(d) the dismissal was not a case of genuine redundancy.

             Note: For the definition of consistent with the Small Business Fair Dismissal Code: see
             section 388.”

  1.3    Section 387 lists the criteria FWA must take into account when considering whether or not a
         dismissal was harsh, unjust or unreasonable:

             “(a) whether there was a valid reason for the dismissal related to the person’s capacity
             or conduct (including its effect on the safety and welfare of other employees); and
             (b) whether the person was notified of that reason; and
             (c) whether the person was given an opportunity to respond to any reason related to
             the capacity or conduct of the person; and
             (d) any unreasonable refusal by the employer to allow the person to have a support
             person present to assist at any discussions relating to dismissal; and
             (e) if the dismissal related to unsatisfactory performance by the person—whether the
             person had been warned about that unsatisfactory performance before the dismissal;
             and
                   (f) the degree to which the size of the employer’s enterprise would be likely to impact
                   on the procedures followed in effecting the dismissal; and
                   (g) the degree to which the absence of dedicated human resource management
                   specialists or expertise in the enterprise would be likely to impact on the procedures
                   followed in effecting the dismissal; and
                   (h) any other matters that FWA considers relevant.”

      1.4      The Fair Work Act provides at Section 394 that an application must be made within 14 after
               the dismissal took effect or within such further period as FWA allows under subsection (3).
               Subsection (3) allows FWA to permit a further period for the application after it takes into
               account:
                    (a) the reason for the delay; and
                   (b) whether the person first became aware of the dismissal after it had taken effect; and
                   (c) any action taken by the person to dispute the dismissal; and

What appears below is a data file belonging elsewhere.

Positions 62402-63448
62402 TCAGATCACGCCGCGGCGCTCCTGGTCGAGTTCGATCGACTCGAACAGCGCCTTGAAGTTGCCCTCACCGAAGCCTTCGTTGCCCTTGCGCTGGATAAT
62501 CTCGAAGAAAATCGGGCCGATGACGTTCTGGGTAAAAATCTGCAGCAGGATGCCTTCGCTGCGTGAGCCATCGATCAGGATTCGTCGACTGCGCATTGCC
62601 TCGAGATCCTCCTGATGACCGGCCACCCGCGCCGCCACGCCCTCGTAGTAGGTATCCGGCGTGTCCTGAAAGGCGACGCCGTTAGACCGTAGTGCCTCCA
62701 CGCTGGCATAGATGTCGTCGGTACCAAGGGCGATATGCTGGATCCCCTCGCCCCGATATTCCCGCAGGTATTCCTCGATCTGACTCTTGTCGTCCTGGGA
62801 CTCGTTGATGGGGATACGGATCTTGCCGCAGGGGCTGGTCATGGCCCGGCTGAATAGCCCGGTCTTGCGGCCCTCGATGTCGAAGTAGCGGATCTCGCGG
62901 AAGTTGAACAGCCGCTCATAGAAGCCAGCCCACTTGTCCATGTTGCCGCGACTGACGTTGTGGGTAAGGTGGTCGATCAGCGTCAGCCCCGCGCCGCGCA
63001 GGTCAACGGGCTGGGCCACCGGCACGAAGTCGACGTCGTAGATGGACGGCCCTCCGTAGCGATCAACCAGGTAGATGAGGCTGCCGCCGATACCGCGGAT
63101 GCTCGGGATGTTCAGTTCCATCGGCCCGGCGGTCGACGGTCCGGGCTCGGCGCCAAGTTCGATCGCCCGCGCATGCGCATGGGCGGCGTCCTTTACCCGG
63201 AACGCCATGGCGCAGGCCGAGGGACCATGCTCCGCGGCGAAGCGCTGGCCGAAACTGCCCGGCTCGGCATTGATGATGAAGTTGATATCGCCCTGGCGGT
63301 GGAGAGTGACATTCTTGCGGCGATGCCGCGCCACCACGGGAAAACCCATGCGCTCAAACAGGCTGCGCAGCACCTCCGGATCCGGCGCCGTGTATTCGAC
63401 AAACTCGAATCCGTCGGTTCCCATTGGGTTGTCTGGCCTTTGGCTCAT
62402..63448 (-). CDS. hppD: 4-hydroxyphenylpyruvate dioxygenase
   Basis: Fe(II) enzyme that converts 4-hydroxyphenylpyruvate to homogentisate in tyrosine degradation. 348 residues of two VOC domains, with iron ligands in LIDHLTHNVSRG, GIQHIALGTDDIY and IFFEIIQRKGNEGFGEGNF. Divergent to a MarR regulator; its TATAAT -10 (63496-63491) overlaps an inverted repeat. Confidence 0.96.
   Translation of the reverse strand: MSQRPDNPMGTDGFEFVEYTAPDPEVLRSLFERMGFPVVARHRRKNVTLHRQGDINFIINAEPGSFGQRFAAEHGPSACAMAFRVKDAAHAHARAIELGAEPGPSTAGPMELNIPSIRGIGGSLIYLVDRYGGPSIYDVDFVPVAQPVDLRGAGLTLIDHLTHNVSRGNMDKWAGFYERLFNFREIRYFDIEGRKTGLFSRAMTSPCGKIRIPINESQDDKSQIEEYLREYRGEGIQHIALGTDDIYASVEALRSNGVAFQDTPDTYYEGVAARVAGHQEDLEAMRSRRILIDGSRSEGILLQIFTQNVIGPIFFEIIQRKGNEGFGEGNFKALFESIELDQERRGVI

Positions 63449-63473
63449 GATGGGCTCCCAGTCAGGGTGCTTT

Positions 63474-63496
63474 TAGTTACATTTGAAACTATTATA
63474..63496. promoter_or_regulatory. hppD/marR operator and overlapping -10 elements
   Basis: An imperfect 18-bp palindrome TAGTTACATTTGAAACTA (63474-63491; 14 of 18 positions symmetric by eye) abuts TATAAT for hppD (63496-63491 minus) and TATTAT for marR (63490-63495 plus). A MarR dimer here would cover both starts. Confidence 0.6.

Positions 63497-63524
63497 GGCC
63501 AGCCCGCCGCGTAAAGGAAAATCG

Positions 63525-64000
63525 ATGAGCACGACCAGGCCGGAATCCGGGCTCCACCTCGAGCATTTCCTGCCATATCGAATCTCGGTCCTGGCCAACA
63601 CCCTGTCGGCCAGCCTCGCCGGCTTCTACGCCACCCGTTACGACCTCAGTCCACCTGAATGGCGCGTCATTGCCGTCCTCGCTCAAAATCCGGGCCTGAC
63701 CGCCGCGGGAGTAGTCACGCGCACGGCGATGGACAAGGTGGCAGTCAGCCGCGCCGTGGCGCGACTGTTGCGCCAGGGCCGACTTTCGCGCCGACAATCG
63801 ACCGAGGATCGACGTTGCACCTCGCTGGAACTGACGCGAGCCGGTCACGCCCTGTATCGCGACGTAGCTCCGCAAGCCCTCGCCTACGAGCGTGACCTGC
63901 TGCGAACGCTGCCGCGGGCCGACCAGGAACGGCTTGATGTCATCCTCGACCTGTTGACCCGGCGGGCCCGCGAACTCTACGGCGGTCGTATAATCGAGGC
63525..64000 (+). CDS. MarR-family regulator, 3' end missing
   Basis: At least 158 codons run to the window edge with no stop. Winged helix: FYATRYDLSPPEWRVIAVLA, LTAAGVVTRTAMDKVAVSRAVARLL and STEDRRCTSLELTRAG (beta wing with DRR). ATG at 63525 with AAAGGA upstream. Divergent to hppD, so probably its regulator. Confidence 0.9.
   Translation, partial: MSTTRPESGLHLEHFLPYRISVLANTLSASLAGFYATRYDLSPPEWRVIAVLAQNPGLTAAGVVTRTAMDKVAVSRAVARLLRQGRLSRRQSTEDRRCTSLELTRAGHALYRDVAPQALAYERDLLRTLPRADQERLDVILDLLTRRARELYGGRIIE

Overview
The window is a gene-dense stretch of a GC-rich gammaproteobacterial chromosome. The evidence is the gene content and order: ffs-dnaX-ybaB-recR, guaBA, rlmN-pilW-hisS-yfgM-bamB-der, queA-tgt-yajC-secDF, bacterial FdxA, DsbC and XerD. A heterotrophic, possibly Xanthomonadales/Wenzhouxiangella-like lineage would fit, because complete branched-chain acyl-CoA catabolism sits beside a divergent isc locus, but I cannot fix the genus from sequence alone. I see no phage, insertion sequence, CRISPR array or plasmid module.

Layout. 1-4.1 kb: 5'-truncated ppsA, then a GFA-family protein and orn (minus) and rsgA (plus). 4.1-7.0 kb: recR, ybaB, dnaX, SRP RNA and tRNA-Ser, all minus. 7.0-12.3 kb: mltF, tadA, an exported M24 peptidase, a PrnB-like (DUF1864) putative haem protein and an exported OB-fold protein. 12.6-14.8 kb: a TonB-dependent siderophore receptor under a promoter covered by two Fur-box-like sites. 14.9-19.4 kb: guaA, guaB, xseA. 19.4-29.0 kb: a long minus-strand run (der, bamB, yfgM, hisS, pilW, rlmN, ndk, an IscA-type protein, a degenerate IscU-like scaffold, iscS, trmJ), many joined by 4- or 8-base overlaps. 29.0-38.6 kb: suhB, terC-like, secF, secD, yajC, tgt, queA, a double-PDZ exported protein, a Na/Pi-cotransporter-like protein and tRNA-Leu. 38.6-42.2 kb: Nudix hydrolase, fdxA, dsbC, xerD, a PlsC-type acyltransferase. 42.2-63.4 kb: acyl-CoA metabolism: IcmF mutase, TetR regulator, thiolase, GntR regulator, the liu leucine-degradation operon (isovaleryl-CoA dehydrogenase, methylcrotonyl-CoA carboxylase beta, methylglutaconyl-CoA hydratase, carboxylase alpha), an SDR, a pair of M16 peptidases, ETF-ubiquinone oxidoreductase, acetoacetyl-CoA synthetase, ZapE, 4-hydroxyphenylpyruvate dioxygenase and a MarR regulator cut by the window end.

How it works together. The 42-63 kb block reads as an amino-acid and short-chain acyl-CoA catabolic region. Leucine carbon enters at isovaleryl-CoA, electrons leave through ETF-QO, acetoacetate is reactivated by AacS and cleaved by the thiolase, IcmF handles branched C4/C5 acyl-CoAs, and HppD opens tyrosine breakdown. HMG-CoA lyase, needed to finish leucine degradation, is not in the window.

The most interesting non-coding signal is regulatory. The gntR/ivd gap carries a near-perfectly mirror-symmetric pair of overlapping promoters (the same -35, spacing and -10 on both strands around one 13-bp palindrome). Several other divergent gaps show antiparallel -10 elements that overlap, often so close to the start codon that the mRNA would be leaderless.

(d) prejudice to the employer (including prejudice caused by the delay); and
                   (e) the merits of the application; and
                   (f) fairness as between the person and other persons in a similar position.

      1.5      Section 396 directs that the FWA must decide certain matters relating to an application for
               an order under Division 4 before considering the merits of the application. These matters
               are:
                    (a) whether the application was made within the period required in subsection 394(2);
                    (b) whether the person was protected from unfair dismissal;
                    (c) whether the dismissal was consistent with the Small Business Fair Dismissal Code;
                    (d) whether the dismissal was a case of genuine redundancy.

      2. Extent to which the Fair Work Act termination/dismissal process is operating as intended

      2.1      Based on the Fair Work Act sections identified above, a sample of relevant applications
               lodged with FWA were extracted from the Australian Legal Information Institute site2. The
               sample reflects a mix of applications from a variety of Australian states over the past three
               years. A complete list of applications scrutinised is at Annex A, although a total of 230 were
               retrieved as a result of “unfair dismissal” and “exceptional circumstance” search
               parameters.

      2.2      The connection between sections 387, 394 and 396 denote the procedural elements for
               determining whether or not a termination/dismissal was legitimate, harsh, unjust or